Mercurial will be very effective for SCMing individual scripts and one-off files in random directories.  It means remembering which files are in Mercurial (or doing “hg status” a lot), but that’s balanced against not needing to make a new repository for a directory that contains just one SCM’d file.

So, I decided upon Subversion, via Trac, for the main code pool, and Mercurial for a “one-off” script SCM tool.  Another nice aspect of Subversion is its Trace integration.  (Trac has a Mercurial plug-in, but it’s experimental.  No thanks.)

21 thoughts on “Mercurial vs. Subversion

  1. We started using for our svn repo, since it’s managed and don’t have any security departmet politics. Haven’t used trac before but i though you should take a look at since it’s similar to beanstalk, but can be installed in your servers. the only thing is that it’s a rails app so there might be some deployment issues. it is from the makers of mephisto and lighthouse app. the price isn’t too bad either..only $30 usd. hope this helps.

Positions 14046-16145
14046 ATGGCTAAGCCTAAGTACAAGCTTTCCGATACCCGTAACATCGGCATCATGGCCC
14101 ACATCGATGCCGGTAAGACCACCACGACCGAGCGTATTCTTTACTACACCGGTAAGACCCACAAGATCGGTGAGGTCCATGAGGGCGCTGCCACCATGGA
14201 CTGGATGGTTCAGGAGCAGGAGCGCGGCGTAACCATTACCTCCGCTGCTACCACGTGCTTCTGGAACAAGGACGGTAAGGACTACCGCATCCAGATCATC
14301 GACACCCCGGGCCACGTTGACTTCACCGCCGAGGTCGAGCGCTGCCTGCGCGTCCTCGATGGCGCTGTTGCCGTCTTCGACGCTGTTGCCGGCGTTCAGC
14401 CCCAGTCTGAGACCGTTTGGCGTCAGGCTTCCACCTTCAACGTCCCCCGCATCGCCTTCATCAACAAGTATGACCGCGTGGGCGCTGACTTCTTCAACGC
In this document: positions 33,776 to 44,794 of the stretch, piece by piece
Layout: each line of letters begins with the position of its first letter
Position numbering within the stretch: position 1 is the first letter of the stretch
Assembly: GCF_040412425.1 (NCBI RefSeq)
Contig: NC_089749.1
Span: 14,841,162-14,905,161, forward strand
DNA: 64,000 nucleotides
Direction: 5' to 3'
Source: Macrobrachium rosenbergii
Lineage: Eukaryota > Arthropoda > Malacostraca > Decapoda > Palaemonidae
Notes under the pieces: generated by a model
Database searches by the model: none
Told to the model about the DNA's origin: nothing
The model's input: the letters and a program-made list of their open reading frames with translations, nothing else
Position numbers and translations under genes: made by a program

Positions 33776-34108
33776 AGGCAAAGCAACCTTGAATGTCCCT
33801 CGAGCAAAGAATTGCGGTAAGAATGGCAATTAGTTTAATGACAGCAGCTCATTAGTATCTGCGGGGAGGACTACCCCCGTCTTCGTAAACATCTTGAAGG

btw: what UI issues were you refering to on git? since I’ve been tempted to move there for a while now, because of all the buzz it’s getting

  2. Brett and I have been happily using git and git-svn for a couple months now.

    I think the forgotten-code problem is minor– if it was useful or important work, it won’t be forgotten.

    Git’s community is very swiftly moving along, though I’d like to hear what UI problems there are, too.

    I did have to read kind of an inordinate amount of text to really get git, and that curve will slow adoption, but I do think it’s a lovely system.

    No comment on hg; I have only dabbled with it.

  3. Both Subversion and Mercurial have made IMVHO some not so good design decisions. For Subversion they are abuse of cheap-copy paradigm (using copying for branching *and* tagging, and relying on *convention* to tell what the branches and tags are) and I guess also (ab)use hidden from CLI tools properties (instead of something like .svnignore). For Mercurial they are using tags to name branches, tags implementation: either transferred and versioned (and needing special-casing of .hgtags file) or not transferred and not versioned instead of not versioned and transferrable, limitation to only two parents: no octopus merges.